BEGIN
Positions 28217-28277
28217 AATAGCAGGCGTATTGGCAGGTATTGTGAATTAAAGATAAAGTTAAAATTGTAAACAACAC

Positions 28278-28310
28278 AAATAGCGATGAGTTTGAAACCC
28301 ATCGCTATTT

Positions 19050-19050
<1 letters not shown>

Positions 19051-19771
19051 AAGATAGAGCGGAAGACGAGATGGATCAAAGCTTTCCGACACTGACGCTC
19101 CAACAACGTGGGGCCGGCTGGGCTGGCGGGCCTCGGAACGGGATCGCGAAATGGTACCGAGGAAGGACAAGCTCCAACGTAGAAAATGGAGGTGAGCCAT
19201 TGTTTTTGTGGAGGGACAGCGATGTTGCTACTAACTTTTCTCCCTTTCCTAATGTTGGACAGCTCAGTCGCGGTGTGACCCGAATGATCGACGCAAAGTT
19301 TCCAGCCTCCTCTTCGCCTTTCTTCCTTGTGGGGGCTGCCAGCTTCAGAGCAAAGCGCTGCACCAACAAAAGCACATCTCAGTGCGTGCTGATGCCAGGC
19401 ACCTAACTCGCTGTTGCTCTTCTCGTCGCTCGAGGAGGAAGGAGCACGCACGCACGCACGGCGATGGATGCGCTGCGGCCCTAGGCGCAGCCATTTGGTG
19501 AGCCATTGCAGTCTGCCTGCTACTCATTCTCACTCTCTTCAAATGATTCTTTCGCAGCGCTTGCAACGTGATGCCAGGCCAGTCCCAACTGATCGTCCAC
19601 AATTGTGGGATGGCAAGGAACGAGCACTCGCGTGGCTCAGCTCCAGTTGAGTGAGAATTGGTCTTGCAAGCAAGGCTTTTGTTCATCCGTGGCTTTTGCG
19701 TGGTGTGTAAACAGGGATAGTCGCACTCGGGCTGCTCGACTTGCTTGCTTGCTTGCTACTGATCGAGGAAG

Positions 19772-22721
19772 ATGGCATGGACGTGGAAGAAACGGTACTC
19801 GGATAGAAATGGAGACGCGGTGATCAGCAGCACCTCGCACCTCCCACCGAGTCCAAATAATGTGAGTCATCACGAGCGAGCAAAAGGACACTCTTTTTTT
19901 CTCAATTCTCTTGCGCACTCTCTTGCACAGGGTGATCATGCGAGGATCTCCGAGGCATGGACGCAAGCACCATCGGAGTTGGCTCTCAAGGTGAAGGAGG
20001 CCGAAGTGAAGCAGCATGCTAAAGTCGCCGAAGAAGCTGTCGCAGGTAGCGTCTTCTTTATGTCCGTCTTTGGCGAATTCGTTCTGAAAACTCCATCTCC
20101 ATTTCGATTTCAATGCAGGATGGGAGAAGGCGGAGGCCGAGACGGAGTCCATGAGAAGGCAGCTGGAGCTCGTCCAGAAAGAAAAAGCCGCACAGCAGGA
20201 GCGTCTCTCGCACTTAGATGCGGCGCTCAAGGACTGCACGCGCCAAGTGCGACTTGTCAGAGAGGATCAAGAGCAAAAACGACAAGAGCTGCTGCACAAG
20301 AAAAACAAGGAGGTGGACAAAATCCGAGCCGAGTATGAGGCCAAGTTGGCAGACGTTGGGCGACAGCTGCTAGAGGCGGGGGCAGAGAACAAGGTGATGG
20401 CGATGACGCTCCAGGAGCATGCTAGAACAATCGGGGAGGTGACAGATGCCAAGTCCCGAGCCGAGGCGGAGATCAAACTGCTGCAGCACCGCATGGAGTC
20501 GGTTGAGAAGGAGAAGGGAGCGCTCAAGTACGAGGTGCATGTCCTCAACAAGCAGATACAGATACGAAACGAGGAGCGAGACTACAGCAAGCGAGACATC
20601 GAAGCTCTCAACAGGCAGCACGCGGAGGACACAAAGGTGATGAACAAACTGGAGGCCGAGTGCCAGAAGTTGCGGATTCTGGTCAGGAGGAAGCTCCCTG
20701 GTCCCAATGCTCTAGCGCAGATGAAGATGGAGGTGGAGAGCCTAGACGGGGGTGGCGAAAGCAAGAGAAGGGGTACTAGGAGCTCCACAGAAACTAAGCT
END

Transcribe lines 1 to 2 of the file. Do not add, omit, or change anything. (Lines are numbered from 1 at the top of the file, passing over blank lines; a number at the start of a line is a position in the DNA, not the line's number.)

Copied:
Positions 28217-28277
28217 AATAGCAGGCGTATTGGCAGGTATTGTGAATTAAAGATAAAGTTAAAATTGTAAACAACAC